Event ROI: To Attend or Not to Attend?

I am constantly reminded of the need for strong planning on the front end of any project. A colleague of mine calls the opposite “stream of consciousness planning”. It’s amazing to me how many times programs, campaigns and projects are put into place without a rhyme or reason as to why it’s going to be done in the first place except to increase sales. While I understand that is an important reason, the question remains, “How exactly are you going to increase sales simply by attending that trade show?”.

Nothing should ever be implemented without a clear strategy being discussed and laid out first.

From a communications perspective, I’ve learned quite a bit in the past few years about measuring return on investment against the activities in which your organization chooses to participate.

The most recent examples I’ve got in my head pertain to trade shows. Those pesky industry and association events we all feel we must attend each year. But my question is whether or not you have set up a way to measure your attendance and determine whether the show is truly valuable? I’ve had many people tell me over the years that companies should attend particular shows simply because it’s always been done, but I have a really difficult time accepting that as a valid reason to continue attending. In my view, it’s critically important to gather information, such as revenue targets, to determine whether or not the show makes financial sense. Companies should not make an assumption about the value of a show simply based on history.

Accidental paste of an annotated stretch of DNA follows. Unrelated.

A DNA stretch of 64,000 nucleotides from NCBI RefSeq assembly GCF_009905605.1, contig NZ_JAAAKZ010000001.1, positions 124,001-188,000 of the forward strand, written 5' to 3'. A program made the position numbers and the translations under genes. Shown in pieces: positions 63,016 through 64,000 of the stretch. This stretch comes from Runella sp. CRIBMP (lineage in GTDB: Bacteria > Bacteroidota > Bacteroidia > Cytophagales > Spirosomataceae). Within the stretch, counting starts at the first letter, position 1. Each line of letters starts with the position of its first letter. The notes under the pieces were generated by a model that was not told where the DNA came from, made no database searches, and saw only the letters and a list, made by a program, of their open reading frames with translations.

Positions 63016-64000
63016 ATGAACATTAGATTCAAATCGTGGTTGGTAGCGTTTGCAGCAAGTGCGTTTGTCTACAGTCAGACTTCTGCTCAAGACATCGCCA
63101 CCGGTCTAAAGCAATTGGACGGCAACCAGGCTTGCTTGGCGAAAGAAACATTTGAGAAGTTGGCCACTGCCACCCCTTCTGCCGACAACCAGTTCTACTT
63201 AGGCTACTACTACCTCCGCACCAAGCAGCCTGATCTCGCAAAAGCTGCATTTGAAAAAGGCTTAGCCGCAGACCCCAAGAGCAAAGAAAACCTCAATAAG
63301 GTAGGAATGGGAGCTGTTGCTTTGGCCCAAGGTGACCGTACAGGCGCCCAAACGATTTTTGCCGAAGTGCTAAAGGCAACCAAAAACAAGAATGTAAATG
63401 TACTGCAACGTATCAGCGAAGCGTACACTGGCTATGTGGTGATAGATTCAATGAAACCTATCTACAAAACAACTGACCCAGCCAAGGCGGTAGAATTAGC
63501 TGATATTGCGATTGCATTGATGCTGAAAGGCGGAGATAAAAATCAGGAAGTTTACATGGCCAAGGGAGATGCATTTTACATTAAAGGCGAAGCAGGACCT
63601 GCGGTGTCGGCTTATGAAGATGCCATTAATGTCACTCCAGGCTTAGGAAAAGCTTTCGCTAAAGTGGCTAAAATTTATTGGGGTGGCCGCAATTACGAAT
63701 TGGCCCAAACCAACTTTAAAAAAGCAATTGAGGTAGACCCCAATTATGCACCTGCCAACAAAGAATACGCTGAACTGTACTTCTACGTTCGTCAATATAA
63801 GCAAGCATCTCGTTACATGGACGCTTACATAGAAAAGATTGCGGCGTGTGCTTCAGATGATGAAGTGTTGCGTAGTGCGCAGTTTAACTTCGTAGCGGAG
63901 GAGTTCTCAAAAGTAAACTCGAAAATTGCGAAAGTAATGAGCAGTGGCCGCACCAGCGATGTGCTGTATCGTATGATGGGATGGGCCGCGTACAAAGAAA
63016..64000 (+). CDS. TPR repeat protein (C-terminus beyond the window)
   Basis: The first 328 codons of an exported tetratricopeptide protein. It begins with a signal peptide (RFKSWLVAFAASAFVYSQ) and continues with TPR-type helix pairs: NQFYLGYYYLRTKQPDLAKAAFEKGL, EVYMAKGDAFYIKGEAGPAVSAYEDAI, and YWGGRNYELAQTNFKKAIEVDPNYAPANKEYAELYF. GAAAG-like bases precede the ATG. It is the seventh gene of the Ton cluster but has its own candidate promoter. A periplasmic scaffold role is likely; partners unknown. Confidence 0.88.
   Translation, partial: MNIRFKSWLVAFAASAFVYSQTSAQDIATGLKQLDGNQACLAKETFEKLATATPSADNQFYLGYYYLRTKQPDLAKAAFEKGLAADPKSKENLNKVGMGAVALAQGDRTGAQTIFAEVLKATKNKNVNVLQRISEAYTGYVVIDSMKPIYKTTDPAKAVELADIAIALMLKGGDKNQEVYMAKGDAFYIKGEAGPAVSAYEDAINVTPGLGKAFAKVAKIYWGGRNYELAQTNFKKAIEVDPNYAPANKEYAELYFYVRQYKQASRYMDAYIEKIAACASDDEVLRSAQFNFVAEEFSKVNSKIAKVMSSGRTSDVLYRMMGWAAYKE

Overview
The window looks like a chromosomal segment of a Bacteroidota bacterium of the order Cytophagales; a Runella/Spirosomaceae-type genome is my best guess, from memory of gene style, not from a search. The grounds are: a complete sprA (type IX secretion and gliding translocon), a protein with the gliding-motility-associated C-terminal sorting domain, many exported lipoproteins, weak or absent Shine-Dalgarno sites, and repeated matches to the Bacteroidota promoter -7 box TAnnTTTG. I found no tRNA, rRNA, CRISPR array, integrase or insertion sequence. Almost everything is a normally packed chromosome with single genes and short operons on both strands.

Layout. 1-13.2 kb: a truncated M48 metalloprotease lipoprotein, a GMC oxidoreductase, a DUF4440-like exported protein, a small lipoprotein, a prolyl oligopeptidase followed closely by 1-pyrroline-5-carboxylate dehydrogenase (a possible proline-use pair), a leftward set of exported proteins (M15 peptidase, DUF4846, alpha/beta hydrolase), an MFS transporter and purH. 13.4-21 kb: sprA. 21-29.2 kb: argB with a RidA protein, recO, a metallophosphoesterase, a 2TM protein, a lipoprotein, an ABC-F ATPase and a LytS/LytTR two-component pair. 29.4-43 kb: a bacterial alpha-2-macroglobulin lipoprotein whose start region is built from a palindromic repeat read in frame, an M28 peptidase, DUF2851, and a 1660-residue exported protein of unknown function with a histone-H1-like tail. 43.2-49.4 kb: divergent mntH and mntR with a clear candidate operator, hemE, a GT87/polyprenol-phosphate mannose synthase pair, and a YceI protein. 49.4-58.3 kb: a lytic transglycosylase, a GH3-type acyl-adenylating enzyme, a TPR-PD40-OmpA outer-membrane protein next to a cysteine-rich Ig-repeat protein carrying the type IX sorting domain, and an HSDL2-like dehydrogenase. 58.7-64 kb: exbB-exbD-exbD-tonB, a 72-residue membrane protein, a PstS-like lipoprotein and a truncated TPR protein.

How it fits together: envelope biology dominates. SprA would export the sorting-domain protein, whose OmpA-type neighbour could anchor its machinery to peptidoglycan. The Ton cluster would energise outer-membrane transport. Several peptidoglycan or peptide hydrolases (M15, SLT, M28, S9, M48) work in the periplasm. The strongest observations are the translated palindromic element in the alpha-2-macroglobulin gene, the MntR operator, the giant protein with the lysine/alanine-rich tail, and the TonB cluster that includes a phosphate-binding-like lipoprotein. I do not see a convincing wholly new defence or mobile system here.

While I understand there is a brand awareness being built through attendance at these shows and events, it’s still possible to develop an ROI plan around awareness. It’s our job as marketing professionals to figure out the right metrics for our organization to make the most of the dollars we’ve been given to manage.

What are your thoughts?

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